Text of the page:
The Changing Global Regulatory Environment
Following the 2008-2009 global financial crisis, regulators in the United States and Europe began to focus on risk in the financial markets. At the crux of the discussions was risk mitigation. The regulators focused on ways to prevent systemically important financial institutions from failing. The process was neither easy nor swift. As a result, there remains much uncertainty about how the rules will impact market participants. It is particularly uncertain for hedge funds, pension funds, endowments and other institutions that may or may not be designated as “systemically important.” Entities earning that designation may be required to register with regulators and may be subject to increased capital and margin requirements or receive various exemptions.
How Big is Too Big to Fail?
The Financial Stability Oversight Council (FSOC), which evolved out of the Dodd-Frank Wall Street Reform and Consumer Protection Act, is tasked with determining which financial institutions are “systemically important” (SIFIs). Although the threshold is $50 billion in assets, many much smaller entities could be affected, including:
- Insurance companies
- Hedge funds
- Private equity firms
- Other nonbank financial institutions
The effect of a SIFI designation on larger hedge funds, or even endowments or pension funds could:
- Restrict leverage
- Increase capital set-aside requirements
- Affect relationships with counterparties
- Change what types of assets can be used as capital (if money market funds are included, set-aside capital requirements could change)
- Raise margin requirements for pension funds, endowments or hedge funds not considered SIFIs.
In addition, standards approved last year in the EU will require large firms to hold capital valued at 7% of assets, adjusted for the amount of risk they pose. Higher capital levels in the United States could lead to an unfair playing field and be perceived as advantageous to some firms while detrimental to others.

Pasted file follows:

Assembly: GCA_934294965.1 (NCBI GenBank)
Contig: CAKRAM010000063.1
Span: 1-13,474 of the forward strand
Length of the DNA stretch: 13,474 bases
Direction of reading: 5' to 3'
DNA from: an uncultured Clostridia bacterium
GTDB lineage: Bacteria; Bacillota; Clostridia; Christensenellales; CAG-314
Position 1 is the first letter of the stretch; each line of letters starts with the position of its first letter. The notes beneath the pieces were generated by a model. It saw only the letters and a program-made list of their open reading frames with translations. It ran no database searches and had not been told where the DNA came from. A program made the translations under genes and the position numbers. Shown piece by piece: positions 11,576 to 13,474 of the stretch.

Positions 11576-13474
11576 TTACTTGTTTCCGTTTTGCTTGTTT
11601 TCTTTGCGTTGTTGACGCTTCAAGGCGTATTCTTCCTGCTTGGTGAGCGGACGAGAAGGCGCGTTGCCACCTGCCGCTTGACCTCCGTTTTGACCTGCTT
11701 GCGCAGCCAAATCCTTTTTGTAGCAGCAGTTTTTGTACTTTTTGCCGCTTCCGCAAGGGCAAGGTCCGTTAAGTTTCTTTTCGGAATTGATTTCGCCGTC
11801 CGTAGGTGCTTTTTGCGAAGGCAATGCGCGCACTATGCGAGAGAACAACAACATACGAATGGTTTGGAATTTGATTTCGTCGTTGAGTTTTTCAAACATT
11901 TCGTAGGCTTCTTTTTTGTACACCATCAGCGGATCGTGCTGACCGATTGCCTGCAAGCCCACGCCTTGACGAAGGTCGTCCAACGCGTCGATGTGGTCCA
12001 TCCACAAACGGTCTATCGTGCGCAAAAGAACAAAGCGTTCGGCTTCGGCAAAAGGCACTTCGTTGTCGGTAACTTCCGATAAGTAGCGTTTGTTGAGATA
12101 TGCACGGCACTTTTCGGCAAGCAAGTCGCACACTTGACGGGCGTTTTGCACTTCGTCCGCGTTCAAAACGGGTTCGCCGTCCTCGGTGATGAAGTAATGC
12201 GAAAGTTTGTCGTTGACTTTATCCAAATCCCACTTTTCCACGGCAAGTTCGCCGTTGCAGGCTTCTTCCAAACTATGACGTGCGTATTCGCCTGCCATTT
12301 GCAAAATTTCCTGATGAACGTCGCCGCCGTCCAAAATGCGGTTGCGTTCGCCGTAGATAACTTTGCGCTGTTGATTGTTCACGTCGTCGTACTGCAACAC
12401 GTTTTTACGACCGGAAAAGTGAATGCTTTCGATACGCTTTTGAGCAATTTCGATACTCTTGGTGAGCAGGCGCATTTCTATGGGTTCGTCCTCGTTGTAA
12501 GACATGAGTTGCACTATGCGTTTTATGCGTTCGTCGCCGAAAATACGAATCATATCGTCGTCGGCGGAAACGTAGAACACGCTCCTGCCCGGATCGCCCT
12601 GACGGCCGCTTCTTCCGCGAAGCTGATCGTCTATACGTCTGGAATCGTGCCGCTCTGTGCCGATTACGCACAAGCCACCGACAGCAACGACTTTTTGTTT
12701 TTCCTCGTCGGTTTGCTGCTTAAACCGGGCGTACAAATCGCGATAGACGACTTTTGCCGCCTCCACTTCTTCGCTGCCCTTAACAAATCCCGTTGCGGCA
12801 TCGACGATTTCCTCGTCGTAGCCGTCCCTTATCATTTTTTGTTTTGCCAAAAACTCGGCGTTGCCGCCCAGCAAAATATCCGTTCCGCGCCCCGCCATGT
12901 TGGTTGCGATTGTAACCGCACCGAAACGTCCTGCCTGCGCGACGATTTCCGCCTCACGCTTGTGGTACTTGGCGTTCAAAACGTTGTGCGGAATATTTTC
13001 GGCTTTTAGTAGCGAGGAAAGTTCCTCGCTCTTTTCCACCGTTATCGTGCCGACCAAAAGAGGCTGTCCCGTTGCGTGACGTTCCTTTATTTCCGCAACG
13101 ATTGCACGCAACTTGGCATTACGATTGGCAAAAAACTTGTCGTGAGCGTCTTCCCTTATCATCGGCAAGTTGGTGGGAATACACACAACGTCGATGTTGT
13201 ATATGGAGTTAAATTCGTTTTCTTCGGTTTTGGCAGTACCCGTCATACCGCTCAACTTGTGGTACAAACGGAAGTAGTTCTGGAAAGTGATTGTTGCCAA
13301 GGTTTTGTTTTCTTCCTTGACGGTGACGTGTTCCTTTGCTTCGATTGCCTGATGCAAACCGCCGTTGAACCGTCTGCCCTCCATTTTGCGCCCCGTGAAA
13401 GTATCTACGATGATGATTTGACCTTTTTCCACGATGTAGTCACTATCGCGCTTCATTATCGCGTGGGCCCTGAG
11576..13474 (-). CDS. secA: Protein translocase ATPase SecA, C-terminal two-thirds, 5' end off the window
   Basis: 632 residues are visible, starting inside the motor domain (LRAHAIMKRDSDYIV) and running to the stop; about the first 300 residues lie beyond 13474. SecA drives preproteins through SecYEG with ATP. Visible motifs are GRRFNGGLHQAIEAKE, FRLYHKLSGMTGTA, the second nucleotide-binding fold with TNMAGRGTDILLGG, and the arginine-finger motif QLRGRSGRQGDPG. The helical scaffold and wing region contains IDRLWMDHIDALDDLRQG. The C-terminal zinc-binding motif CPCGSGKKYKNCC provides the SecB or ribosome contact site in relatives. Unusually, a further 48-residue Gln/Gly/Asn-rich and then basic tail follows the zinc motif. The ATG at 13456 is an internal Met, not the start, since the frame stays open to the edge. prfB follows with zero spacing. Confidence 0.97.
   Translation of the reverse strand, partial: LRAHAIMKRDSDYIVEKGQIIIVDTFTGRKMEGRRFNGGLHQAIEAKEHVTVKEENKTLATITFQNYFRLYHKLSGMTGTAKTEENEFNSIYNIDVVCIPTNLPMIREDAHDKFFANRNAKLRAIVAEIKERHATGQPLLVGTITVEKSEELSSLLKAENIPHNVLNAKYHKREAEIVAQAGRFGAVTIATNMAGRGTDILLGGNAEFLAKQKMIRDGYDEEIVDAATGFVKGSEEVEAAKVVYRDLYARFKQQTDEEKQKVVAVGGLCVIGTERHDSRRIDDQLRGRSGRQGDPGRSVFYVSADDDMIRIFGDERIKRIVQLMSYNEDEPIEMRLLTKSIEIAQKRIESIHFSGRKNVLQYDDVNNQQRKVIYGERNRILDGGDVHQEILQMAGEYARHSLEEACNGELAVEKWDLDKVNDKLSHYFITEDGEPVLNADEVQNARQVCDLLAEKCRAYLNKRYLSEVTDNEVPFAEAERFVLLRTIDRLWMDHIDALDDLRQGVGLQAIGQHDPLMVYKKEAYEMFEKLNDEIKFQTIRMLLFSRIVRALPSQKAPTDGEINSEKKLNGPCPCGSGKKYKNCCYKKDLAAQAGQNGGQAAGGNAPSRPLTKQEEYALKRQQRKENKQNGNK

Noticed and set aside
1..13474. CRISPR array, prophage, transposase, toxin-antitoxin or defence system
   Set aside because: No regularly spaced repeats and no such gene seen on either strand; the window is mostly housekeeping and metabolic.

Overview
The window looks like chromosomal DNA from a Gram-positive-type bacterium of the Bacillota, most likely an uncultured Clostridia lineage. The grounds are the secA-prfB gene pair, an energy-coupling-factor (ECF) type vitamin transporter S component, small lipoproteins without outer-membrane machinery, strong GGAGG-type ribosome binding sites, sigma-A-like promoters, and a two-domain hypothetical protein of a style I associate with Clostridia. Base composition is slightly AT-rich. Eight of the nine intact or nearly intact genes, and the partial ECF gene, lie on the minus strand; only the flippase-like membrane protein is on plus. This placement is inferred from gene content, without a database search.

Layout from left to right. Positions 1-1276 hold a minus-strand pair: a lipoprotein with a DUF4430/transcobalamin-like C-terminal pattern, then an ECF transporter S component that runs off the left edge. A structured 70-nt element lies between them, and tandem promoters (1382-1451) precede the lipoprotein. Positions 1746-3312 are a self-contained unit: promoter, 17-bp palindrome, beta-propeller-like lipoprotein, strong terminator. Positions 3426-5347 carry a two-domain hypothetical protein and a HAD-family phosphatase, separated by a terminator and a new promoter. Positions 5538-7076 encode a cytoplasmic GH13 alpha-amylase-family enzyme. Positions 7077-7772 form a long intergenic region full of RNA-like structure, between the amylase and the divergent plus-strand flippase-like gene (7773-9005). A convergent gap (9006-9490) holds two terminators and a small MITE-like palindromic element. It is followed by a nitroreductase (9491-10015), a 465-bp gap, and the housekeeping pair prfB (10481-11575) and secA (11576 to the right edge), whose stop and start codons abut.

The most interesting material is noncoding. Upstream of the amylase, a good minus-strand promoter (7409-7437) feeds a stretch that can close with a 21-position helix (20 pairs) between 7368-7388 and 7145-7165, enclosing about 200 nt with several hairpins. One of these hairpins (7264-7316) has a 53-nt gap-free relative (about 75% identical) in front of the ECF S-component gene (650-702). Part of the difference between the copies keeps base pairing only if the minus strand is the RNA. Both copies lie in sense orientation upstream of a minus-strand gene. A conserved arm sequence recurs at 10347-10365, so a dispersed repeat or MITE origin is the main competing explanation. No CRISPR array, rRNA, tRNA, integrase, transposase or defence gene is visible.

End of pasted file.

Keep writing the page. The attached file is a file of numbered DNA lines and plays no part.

Cross-Border Passporting of Funds
Financial reforms in the European Union include the Alternative Investment Fund Managers Directive (AIFMD) and the updated Undertakings for Collective Investment in Transferable Securities (UCITS), both of which are intended to facilitate cross-border marketing.
The AIFMD would authorize and regulate Alternative Investment Fund Managers (AIFMs) of non-UCITS funds, such as hedge funds, private equity funds, real estate funds, cash funds and others. Beginning 2013, it applies where AIFMs or alternative investment funds are domiciled or marketed in the EU and may require AIFMs of cash-collateral pools to be authorized and regulated by, or registered with, an EU regulator. As a result, these regulated funds may be required to create new products or incur additional costs to comply with the new rules, which differ from those in the United States.
The UCITS directive allows open-ended funds to operate across the EU based on authorization by a single state. UCITS is intended to offer a greater choice of investment products at lower cost through better integration of the internal market while providing investors with suitable protections through high-quality information and more efficient supervision.
MMFs Face Change in United States, Europe
Efforts Aim to Reduce Counterparty Risk
In the United States and Europe, proposed changes to regulations covering over-the-counter (OTC) derivatives swaps are largely in harmony. To help mitigate counterparty risks, regulators want swaps positions to be both reported and cleared through a registered clearing facility. However, there are important differences between the U.S. and European efforts.
- The requirement for clearing applies to all market participants in the United States; in the European Union, nonfinancial counterparties are exempt under certain thresholds
- The European Commission’s proposal doesn’t cover commercial forward or spot foreign exchange transactions and some kinds of physically settled commodity transactions
- The United States would require registration as well as new margin and capital rules for “major swap participants.” In the European Union, limited rules apply to nonfinancial counterparties subject to the clearing obligation
In the United States, proposed registration requirements raise questions about increased liability for pension funds, endowments and foundations, including whether they would need to hire compliance officers or be able to outsource that work. Higher costs for end users would appear likely, considering infrastructure changes, liquidity gaps and additional credit or capital required to offset exempted counterparties.